Music | Teen Ink


June 8, 2011
By NateRabner BRONZE, Cabin John, Maryland
NateRabner BRONZE, Cabin John, Maryland
4 articles 0 photos 2 comments

The music plays.

“What is this?” says Hearing, reading the latest auditory input summary. “This sound is really complicated – class 4, at least. What do you see?”

Vision raises his head from the viewscreen, blinking rapidly as his eyes adjust to the dim lighting. “Orchestral concert. Quite professional-looking, and a big crowd, but no one misbehaving.” He walks quickly to the computer and opens a chat window.
“Just a moment… okay, Memory says it’s the school orchestra. We’ve been to a few of their shows, one sometime last Fall, once in the spring, blah blah blah… anyway, that’s what it is.”

Logos throws the door open and quickly walks inside, typing furiously on her smartphone in order to remain in contact with the control room.
“Okay, what have we got?” she inquires.

Vision usually presents first, but in a case like this protocol indicates that Hearing take precedence. “It’s a veritable storm of sound,” he says slowly, trying to figure out how to describe every intricacy. “Different volumes, frequencies, tempos… multiple different dynamics going. Sometimes they emit at the same time at different frequencies, other times one is continuous while another goes on and off at irregular intervals. Most confusing.”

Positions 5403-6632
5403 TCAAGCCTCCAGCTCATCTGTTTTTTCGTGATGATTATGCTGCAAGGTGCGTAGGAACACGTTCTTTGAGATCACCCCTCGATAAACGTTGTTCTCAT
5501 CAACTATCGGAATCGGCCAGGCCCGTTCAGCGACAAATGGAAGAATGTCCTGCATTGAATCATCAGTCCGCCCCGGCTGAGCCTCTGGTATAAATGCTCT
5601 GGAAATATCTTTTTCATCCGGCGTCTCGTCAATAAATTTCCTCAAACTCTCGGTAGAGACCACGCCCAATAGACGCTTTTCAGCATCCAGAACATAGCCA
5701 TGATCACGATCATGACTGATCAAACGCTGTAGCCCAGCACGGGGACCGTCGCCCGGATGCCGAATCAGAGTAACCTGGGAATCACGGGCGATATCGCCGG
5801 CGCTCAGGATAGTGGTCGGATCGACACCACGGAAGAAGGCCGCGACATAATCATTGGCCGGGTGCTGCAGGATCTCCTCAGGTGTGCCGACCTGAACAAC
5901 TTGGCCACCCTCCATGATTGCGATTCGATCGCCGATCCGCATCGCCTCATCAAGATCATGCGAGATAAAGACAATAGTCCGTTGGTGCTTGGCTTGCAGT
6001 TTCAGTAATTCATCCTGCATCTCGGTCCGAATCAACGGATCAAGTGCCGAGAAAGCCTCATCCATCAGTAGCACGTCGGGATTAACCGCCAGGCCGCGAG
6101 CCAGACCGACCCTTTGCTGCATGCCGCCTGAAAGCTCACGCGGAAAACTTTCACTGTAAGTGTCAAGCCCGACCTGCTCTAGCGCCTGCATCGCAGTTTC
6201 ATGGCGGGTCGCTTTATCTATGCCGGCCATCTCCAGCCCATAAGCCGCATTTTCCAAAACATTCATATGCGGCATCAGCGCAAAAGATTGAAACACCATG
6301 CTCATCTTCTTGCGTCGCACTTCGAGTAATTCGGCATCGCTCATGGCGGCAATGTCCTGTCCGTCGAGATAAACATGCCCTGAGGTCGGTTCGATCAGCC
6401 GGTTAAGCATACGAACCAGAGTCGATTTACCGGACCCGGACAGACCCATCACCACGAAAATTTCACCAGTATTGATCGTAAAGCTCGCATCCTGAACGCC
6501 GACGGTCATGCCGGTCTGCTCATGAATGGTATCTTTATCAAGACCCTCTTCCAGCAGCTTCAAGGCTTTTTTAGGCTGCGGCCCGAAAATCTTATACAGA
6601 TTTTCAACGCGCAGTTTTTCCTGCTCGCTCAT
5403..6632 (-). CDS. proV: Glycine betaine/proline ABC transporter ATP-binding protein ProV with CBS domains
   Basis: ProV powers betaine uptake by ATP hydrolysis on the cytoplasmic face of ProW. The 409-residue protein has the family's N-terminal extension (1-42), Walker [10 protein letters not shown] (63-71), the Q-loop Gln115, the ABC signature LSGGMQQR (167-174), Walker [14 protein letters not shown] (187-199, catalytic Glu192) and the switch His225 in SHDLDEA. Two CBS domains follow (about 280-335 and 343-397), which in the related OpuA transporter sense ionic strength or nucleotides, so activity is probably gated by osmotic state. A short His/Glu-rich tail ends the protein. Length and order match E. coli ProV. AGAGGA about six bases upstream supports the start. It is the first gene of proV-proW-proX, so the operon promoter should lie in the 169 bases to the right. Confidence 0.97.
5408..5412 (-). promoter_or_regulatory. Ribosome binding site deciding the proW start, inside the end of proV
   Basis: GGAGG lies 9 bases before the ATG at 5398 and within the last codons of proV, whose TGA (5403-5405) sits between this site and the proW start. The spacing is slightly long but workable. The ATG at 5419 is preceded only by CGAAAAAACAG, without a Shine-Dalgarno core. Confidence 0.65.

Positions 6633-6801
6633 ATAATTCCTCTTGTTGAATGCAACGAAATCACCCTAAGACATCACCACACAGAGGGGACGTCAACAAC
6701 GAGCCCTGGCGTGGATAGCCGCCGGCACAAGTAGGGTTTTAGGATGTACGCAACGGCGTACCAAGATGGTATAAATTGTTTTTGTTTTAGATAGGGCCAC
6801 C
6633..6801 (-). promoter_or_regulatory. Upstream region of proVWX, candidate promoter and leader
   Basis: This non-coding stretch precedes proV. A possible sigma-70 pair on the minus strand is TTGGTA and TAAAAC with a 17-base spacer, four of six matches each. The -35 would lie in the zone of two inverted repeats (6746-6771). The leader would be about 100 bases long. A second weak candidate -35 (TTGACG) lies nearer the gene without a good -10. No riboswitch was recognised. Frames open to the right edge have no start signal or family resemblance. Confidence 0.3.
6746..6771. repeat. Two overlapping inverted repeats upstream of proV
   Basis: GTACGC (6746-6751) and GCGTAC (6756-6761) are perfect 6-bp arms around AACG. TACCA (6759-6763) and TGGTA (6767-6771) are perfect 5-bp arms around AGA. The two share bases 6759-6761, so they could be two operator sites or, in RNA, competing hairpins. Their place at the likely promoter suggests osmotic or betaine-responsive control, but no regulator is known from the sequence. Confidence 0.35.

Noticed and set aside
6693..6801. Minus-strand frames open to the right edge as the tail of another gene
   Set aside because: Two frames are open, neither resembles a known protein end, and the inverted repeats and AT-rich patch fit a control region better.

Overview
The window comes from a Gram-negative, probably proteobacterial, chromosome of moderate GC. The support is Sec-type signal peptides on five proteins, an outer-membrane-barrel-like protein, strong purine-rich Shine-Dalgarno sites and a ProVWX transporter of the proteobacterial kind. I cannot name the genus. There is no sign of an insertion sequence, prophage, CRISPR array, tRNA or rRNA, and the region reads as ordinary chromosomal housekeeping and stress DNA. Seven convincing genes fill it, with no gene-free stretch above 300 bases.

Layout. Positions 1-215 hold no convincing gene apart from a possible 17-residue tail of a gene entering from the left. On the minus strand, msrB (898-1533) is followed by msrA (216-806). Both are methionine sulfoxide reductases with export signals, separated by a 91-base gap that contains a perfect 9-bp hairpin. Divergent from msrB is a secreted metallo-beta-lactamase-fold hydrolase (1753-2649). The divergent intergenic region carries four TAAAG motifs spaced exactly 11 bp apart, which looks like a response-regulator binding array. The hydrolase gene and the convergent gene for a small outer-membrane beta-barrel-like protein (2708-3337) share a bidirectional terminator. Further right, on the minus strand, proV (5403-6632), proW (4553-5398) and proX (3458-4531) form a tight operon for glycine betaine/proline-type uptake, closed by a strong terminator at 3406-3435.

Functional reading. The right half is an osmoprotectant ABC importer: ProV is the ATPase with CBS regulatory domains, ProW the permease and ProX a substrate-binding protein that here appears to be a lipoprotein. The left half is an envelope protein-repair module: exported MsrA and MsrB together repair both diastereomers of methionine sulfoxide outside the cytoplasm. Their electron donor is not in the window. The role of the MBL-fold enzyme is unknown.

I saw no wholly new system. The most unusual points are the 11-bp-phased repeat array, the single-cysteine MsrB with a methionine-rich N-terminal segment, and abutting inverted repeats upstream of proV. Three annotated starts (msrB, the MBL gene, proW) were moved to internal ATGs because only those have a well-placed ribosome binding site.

“You can see it on the screen,” Vision adds hastily, gesturing at the glowing rectangle built into the wall. “It’s a school concert, according to Memory. What do you make of it?”

Logos opens her mouth, about to deliver a customary well-formulated thought, but pauses. She frowns, lowering her phone, her eyes darting furiously between readouts. “This is a real stumper,” she says, somewhat distressed. “This sound seems to be evoking a response in surrounding bodies, but I can’t figure out a connection. What about it elicits a positive reaction? Perhaps I’m missing something, but it just seems to me like a lot of sound! It’s actually kind of intimidating!”

She retrieves the phone from her pocket, punches in a number. “Hey Superego, it’s Logos,” she says. “How are you? I’m fine too, thanks. Listen, do you know why this sound is important? I can’t figure any reason at the personal level, but maybe there’s some weird social purpose?... Yeah, I can see the positive responses from everyone else, but there has to be a reason. I hate dealing with this sort of thing! I don’t know what it means, Memory is going to have no idea where to file all this input…”

As they fret in the highest tower of the brain, the audiovisual input is relayed to the basement, to a dark room where Pathos sits at his decrepit computer screen. His clothes are old and worn, his frame gaunt and pale, soaked up to his knees in subconscious sludge. He reads the report, chuckles at his bosses’ frustration, and types in a directive.

The corners of the mouth turn upward in a smile. The music plays on.

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